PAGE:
There are two public middle schools. At Intermediate School 68 on East 82nd Street, which got a B on its progress report, the percentage of eighth graders testing at or above grade level in English was 37.6; the percentage in math was 48.7. At No. 211, which got an A, the percentages were 42.9 in English and 63.5 in math.
Canarsie High School, on Rockaway Parkway, has about 2,300 students. It got an F on its last report card, and in December city officials announced it would be closed in phases, ending in 2011. It is to be replaced by a group of smaller schools at the same location.
SAT averages last year were 384 in reading, 374 in math and 374 in writing, versus 438, 460 and 433 citywide.
Canarsie is difficult to negotiate without a car. The L subway line ends on Rockaway Parkway, near the northern edge of the area, but reaching it from Canarsie’s more distant points requires a bus ride or a long walk. Ride times into Manhattan approach an hour. Most other subway lines in southern Brooklyn are also accessible by bus; the Nos. 2, 3 and 5 are the closest.
The Belt Parkway is the only highway through the neighborhood, with an entrance and exit ramp next to Canarsie Pier. Rockaway Parkway and Remsen Avenue are the two main roads into the middle of Brooklyn. The BM2 express bus provides rides of about an hour into Midtown Manhattan.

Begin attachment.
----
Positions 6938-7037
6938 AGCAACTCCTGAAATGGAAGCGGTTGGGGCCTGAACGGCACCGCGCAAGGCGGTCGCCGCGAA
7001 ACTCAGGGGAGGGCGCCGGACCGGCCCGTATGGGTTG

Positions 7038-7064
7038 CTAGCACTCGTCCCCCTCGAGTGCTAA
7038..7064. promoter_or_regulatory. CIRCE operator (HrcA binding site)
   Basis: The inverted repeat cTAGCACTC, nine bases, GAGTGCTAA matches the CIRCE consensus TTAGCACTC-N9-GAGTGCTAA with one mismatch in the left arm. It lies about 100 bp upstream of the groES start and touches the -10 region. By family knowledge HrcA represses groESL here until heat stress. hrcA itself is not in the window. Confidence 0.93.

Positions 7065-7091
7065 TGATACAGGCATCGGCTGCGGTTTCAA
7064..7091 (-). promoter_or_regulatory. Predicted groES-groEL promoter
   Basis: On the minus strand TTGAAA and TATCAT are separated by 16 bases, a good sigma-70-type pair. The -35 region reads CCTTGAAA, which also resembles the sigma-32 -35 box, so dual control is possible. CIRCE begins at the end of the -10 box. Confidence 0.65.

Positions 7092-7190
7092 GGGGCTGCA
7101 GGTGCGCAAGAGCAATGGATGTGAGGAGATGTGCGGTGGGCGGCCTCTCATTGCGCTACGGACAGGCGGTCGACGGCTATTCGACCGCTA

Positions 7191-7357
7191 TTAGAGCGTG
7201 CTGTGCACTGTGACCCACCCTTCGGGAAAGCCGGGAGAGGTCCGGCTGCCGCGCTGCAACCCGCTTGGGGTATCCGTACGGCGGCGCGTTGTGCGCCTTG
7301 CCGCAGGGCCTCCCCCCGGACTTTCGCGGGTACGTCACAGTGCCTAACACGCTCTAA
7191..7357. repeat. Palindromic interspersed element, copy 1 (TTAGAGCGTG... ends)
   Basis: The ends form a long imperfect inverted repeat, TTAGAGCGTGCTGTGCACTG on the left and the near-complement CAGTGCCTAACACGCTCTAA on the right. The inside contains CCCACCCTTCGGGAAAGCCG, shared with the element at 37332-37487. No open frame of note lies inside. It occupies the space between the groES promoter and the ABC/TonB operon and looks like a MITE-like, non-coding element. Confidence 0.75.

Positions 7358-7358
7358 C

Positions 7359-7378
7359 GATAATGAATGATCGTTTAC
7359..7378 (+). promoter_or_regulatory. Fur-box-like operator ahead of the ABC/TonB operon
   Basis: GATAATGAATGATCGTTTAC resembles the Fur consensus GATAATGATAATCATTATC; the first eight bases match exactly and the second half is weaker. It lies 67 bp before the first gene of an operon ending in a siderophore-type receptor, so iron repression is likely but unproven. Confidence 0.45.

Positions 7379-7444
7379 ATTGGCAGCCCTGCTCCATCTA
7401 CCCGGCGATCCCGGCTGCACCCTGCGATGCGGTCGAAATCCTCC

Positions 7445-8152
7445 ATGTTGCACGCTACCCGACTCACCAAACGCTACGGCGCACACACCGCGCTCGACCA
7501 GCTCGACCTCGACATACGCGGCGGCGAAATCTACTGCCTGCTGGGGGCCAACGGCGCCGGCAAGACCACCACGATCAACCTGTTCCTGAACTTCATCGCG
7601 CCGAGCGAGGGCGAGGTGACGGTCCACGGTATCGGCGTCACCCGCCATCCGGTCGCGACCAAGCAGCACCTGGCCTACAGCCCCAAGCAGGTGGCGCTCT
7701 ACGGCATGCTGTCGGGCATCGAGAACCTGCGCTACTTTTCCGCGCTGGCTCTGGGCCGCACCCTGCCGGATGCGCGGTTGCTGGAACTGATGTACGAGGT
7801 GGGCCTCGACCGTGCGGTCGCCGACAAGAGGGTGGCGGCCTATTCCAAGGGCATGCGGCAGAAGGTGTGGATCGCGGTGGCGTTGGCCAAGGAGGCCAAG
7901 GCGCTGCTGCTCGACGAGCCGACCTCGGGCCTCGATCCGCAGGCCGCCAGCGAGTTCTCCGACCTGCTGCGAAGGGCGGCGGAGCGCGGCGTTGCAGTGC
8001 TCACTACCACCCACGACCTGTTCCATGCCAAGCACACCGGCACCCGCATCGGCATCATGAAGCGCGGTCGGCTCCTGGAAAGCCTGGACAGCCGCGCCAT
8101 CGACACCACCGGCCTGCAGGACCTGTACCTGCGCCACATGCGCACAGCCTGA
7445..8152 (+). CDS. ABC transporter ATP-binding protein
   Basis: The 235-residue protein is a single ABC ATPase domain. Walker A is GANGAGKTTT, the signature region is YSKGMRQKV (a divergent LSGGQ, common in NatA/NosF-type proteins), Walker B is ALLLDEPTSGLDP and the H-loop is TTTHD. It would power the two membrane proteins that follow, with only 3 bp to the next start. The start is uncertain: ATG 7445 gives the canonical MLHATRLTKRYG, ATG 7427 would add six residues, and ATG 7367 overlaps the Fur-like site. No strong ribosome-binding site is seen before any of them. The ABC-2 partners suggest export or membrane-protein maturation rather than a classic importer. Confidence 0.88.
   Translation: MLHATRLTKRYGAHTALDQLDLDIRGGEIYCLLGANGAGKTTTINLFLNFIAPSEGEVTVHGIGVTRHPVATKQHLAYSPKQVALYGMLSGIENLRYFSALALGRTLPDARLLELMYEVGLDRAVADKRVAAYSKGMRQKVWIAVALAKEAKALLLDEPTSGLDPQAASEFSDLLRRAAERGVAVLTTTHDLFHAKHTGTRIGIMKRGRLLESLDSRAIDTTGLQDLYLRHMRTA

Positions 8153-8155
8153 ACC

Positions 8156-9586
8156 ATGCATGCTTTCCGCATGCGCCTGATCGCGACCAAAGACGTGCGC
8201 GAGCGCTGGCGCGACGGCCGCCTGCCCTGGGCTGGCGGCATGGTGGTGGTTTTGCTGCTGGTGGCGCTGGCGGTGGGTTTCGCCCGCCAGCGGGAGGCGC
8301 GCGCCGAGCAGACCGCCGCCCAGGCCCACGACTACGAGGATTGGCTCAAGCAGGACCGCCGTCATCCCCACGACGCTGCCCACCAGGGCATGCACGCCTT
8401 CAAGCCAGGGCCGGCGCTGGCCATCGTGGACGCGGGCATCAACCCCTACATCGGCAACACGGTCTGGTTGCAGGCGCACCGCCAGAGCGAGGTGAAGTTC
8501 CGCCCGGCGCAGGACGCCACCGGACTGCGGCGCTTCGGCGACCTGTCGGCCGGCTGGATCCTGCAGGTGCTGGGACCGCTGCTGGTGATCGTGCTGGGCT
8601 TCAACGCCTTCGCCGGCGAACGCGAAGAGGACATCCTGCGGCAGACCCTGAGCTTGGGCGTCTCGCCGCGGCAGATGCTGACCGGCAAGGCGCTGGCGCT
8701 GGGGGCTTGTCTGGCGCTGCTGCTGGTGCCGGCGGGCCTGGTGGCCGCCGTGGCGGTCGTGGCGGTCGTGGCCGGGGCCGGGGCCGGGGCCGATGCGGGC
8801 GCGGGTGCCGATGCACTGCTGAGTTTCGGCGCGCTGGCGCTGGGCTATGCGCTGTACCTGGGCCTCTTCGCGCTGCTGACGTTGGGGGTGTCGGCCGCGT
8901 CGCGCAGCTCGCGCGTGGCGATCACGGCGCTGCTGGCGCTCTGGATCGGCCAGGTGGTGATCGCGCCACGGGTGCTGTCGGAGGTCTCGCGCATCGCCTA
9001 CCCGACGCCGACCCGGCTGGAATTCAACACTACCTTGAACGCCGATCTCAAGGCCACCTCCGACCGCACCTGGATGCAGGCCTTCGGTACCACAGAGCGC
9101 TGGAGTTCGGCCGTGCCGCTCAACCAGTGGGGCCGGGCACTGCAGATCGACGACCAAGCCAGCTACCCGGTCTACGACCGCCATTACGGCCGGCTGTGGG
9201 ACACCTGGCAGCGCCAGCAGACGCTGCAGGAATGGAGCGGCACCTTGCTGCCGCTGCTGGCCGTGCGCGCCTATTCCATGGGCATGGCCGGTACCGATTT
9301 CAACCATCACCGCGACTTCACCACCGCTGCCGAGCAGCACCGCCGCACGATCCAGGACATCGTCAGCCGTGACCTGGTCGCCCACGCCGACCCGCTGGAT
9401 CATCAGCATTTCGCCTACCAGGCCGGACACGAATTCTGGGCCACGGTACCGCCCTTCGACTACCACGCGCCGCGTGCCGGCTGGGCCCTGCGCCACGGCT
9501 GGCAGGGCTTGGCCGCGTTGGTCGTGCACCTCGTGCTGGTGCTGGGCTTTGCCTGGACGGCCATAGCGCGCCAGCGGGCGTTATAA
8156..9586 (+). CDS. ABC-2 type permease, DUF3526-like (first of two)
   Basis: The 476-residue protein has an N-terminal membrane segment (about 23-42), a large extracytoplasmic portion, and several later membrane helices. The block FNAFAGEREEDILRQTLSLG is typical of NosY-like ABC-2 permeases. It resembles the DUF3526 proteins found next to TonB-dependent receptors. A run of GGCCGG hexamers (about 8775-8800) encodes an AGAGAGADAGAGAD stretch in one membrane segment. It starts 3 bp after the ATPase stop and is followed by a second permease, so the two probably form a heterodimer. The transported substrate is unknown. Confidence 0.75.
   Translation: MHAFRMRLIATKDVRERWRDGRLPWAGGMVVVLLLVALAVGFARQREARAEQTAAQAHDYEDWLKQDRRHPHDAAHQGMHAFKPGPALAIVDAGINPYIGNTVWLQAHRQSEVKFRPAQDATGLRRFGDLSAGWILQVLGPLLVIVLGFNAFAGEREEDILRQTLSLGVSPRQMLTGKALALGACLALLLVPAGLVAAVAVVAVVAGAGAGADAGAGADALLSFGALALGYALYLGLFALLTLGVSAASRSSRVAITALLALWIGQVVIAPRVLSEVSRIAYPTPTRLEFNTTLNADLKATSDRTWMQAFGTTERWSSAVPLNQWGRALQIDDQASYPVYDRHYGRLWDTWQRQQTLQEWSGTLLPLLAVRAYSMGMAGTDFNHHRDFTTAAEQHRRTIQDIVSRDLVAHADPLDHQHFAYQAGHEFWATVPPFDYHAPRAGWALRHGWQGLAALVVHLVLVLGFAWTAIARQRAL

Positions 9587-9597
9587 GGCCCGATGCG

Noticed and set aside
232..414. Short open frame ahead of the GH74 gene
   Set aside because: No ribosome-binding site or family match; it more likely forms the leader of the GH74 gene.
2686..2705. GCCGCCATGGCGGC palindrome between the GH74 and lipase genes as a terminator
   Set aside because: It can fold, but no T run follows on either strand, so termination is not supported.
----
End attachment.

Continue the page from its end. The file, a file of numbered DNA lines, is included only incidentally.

Canarsie, originally part of the Dutch town of Flatlands, was named for the Native Americans who originally lived there. According to the Encyclopedia of New York City, German immigrants arrived in the 1870s, and Jews and Italians followed in the 1920s.
The neighborhood has remained middle-class throughout its history, but its ethnic makeup shifted drastically in the 1980s; it is now predominantly Caribbean.
This article has been revised to reflect the following correction:
Correction: October 19, 2008 The “Living In” article last Sunday about Canarsie, Brooklyn, referred imprecisely to an assertion by JeanPaul Ho, a real estate agent, about the regional origin of many homeowners who were in financial difficulty because they had been the targets of predatory lenders. He was speaking only of immigrants from the Caribbean, not also of immigrants from China and Russia. The article also misstated the end point of the L subway line. It is Rockaway Parkway, not Rockaway Avenue.